With the NFL and NFLPA still unable to come to a final agreement on HGH testing and in light of the fact that the NFLPA already has agreed that players will submit to testing, the NFL has at its disposal several options for enforcing the language of the Collective Bargaining Agreement.
And at some point the NFL may use one or more of them.
“Weill will continue to evaluate all of our options,” NFL spokesman Greg Aiello (pictured) told PFT by email on Sunday. Though no specific options were identified, the league surely has several available strategies for forcing the NFLPA to honor its agreement. The league could file a grievance under the CBA, or possibly an unfair labor practices charge with the NLRB. If all else fails, the NFL could take the union to court.
Either way, the league must at some point take the initiative to compel the NFLPA to adhere to this commitment, as codified at Article 39, Section 7(b) of the CBA: “The parties confirm that the Program on Anabolic Steroids and Related Substances will include both annual blood testing and random blood testing for human growth hormone, with discipline for positive tests at the same level as for steroids. Over the next several weeks, the parties will discuss and develop the specific arrangements relating to the safe and secure collection of samples, transportation and testing of samples, the scope of review of the medical science and the arbitrator review policy, with the goal of beginning testing by the first week of the 2011 regular season.”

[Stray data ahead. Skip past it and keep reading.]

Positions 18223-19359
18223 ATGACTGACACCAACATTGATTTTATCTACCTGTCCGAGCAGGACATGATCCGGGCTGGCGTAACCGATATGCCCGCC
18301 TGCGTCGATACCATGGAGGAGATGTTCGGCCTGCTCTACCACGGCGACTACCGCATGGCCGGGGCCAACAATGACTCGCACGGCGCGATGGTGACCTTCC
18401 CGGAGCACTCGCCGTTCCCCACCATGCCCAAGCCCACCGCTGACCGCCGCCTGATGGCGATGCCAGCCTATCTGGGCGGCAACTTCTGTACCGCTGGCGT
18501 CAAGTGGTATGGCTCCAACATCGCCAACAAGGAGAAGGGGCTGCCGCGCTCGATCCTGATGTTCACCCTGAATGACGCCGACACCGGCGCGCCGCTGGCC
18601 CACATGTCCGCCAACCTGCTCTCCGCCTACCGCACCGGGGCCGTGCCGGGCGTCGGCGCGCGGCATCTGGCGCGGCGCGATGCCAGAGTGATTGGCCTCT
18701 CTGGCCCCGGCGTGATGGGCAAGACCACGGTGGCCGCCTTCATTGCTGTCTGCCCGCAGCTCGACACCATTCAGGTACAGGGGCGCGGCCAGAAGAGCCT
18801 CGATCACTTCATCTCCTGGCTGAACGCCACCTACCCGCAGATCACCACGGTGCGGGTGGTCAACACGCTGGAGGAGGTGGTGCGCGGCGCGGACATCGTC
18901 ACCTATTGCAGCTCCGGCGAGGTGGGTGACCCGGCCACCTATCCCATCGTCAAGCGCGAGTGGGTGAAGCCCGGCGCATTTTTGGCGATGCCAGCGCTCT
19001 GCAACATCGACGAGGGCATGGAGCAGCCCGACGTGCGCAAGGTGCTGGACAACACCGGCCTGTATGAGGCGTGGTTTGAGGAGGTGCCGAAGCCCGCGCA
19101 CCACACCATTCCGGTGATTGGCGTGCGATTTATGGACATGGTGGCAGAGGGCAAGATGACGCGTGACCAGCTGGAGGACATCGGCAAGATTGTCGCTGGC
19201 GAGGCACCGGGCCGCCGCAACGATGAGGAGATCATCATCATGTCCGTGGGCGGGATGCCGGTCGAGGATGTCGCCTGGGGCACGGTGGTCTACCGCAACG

Since August 4, the NFLPA has resisted HGH testing, arguing that the World Anti-Doping Agency’s “population study” of Olympics athletes may not translate to NFL players. Most recently, the NFLPA proposed a population study of all NFL players, which as we’ve previously pointed out would skew the determination of naturally-occurring HGH if the study includes guys who are taking it.
Regardless, both the league and the union risk extensive Congressional involvement, if the two sides can’t work this out on their own, with or without the involvement of a third-party who would interpret and enforce the fairly clear terms of the CBA.